(Which is odd, since I can remember my childhood, when it was famous for Heart... yeah... ummm... and... uh... Heart! :b ... also, when I was a kid, concert tours used to go directly from San Francisco to Seattle and skip Portland altogether. That's what I remember of Seattle in the pre-hipster days. Now they've got coffee and Frasier and flannel-wearing Californians. ;b )

More of Seattle.

Even more of Seattle.

Even more of Seattle.

The thing about Seattle is that it just keeps going and going. And when you're in Seattle traffic, you keep praying for the farmland to start, because people are passing you at 90 MPH and you're stuck behind a car going 30 MPH and people are honking and people are fingering and you just want OUT OF THIS FREAKING CITY. And it doesn't happen, because there's always more of its metro area up ahead. 

So there you are, going through Seattle, and it looks like it's turning into suburbia, and you smile, knowing that you're going to be away from the worst drivers very soon, but no, there's another set of suburbs, and then you get past those and there's some trees, and you think you're going to be okay pretty soon, but no... there's a city of 300,000 just up ahead. So you're stuck in another big city, behind a car going 20 and a semi-truck tailgating you, and all 39 of the left lanes are packed, and you just want out, and then suburbia pops up again, and then you hope it's finally time to leave Seattle, but no no no NO NO NO NONONO NOT ANOTHER CITY OF 300,000 MOMMY MAKE IT GO AWAY NOOOOOOOO AAARGH AAARGH AAAARGH and so there you are in another big city, and the car has sped up to 25, but the truck is now 12 microns from your bumper, and there's still no space in the left lane, and then suburbia appears... and then another city of 300,000... and then suburbia... and when you're finally out of Seattle, you're almost in Canada.

Star. Bird. Star... bird. 


It's a star! It's a bird! ... or something.

California has taken over.

I-5 north between Mt. Vernon and Blaine has lots of forested mountain scenic goodness. (It's also got slow corners. It feels more like I-5 between Canyonville and Roseburg, back in Oregon.)

Think metric, eh! This picture was taken in Peace Arch Park, which is located along the U.S.-Canadian border near Blaine, Washington.

There was apparently a wedding in the park just before I got there; I saw the bridesmaids walking toward Canada, and the bride and groom sauntering toward the U.S.

The Peace Arch itself.

The inscription on the other side reads something like "Children of a common mother, dwelling together in peace on this land" or something like that. It's a nifty sight, which is good, because you get to see a lot of it while you wait in line to go through Customs.

The lady at Customs thought I was clinically insane for wanting to go through Canada on the way to Minneapolis. She was a very harsh woman, which was rather odd for someone of my generation. Her crankiness, and the crabbiness of the few folks I interacted with in British Columbia, kinda made me feel a bit uncomfortable for my first few days in Canada.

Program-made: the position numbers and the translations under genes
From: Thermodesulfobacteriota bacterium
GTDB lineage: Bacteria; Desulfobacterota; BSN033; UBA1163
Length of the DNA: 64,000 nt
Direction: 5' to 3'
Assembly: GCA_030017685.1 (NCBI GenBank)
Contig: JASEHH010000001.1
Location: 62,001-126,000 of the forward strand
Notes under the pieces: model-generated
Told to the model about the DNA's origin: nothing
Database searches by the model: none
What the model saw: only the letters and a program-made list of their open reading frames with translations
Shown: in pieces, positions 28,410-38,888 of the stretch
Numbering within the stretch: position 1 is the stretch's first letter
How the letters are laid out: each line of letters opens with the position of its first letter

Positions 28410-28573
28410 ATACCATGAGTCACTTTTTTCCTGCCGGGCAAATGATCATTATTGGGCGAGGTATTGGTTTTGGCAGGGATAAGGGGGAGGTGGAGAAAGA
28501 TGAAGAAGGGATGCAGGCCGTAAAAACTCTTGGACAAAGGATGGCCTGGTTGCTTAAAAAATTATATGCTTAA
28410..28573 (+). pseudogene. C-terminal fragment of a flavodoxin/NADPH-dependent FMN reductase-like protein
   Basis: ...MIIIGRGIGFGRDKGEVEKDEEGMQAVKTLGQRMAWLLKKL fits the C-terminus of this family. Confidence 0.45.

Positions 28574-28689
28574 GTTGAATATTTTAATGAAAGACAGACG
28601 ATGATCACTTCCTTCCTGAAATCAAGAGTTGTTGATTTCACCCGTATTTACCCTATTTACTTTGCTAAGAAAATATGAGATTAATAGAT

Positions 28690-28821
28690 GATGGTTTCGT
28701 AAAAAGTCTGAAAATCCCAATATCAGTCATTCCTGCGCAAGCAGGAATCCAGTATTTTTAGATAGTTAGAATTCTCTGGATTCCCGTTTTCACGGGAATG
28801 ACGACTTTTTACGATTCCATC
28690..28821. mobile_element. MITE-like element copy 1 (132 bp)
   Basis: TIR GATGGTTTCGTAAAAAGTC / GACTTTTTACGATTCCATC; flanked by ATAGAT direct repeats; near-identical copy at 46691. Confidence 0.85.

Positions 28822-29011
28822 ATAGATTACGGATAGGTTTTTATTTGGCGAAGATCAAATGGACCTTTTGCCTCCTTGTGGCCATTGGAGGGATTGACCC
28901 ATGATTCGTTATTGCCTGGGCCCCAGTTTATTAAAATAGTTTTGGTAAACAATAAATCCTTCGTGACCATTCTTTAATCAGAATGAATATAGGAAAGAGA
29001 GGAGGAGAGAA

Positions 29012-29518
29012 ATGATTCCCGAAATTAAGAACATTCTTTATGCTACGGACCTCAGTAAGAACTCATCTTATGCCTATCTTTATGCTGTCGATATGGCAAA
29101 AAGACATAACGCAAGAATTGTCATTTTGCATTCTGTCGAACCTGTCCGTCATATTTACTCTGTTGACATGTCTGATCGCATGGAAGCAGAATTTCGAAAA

(At least the Canadian Customs folks here didn't search the entire contents of my car, like U.S. Customs did in Pembina, North Dakota. But that's a story for a later page.)

River Road, in Richmond, British Columbia. Note the Canadian flag.

This road is well off the beaten path, and it's not exactly going to make any Lonely Planet guide to B.C. any time soon. Why did I end up here? Because I got totally freaking lost, that's why ;) (I've been very good at getting totally freaking lost on this roadtrip...)

I ate dinner in Langley, B.C., about 15 miles east of Vancouver. Between my arrival in Canada and my dinner, I went through White Rock, Delta, Richmond, Newton, New Westminster, Burnaby, Coquitlam, Port Coquitlam, New Westminster again, Coquitlam again, New Westminster again, and finally I ended up on Trans-Canada 1 heading in the right direction. I think it took me about an hour and fifteen minutes to find my way out of the Greater Vancouver Area. 

Vancouver is a very scenic and nifty city, but it's a bit hard to find one's way around... :b

Near the end of River Road, in (the map says) Newton, B.C. It's got a nice view of downtown New Westminster.

An orange steel bridge -- I *think* it's the Patullo Bridge over the Fraser River in New Westminster, B.C., but I could be wrong. 

After I had dinner (at a Dairy Queen in Langley, where people just kinda stared at me a lot :b ), I took Trans-Canada 1 east as far as I could go before it got too dark (which turned out to be Hope, B.C.)

This (and the next few pictures) are views of the scenic country between Abbotsford and Rosedale, B.C. This was some of the most beautiful farm country I'd ever seen -- gigantic mountains of the B.C. coast range towering over fields of corn (which struck me as incongruous -- corn is not a major crop in the American section of the Pacific Northwest). And, of course, I got there just at sunset, which made it even more amazing. B.C. rocks, scenery-wise. :)

More of the B.C. Coast Range.

(Note the metric speed signs. w00t! :D )

With views like this, no wonder the hotels in and around this neck of the woods are so freaking expensive... :b

Text written 02 September 2002, on a humid summer day in Springfield, Missouri.
Last updated 19 January 2006.